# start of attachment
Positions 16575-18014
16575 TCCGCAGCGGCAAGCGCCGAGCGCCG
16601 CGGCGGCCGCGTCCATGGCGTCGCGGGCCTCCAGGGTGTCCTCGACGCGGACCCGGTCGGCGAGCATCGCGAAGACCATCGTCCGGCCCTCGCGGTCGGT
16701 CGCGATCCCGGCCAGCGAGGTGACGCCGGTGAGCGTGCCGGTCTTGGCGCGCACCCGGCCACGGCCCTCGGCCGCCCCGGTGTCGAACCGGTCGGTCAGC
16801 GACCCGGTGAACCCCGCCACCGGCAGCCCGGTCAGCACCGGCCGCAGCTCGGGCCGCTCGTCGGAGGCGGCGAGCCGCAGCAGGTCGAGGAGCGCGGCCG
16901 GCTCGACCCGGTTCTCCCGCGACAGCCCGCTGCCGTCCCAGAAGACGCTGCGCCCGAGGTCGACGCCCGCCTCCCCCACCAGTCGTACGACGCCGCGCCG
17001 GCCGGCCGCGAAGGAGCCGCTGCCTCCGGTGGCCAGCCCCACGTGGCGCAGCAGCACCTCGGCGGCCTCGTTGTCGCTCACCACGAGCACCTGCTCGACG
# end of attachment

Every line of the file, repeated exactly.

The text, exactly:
Positions 16575-18014
16575 TCCGCAGCGGCAAGCGCCGAGCGCCG
16601 CGGCGGCCGCGTCCATGGCGTCGCGGGCCTCCAGGGTGTCCTCGACGCGGACCCGGTCGGCGAGCATCGCGAAGACCATCGTCCGGCCCTCGCGGTCGGT
16701 CGCGATCCCGGCCAGCGAGGTGACGCCGGTGAGCGTGCCGGTCTTGGCGCGCACCCGGCCACGGCCCTCGGCCGCCCCGGTGTCGAACCGGTCGGTCAGC
16801 GACCCGGTGAACCCCGCCACCGGCAGCCCGGTCAGCACCGGCCGCAGCTCGGGCCGCTCGTCGGAGGCGGCGAGCCGCAGCAGGTCGAGGAGCGCGGCCG
16901 GCTCGACCCGGTTCTCCCGCGACAGCCCGCTGCCGTCCCAGAAGACGCTGCGCCCGAGGTCGACGCCCGCCTCCCCCACCAGTCGTACGACGCCGCGCCG
17001 GCCGGCCGCGAAGGAGCCGCTGCCTCCGGTGGCCAGCCCCACGTGGCGCAGCAGCACCTCGGCGGCCTCGTTGTCGCTCACCACGAGCACCTGCTCGACG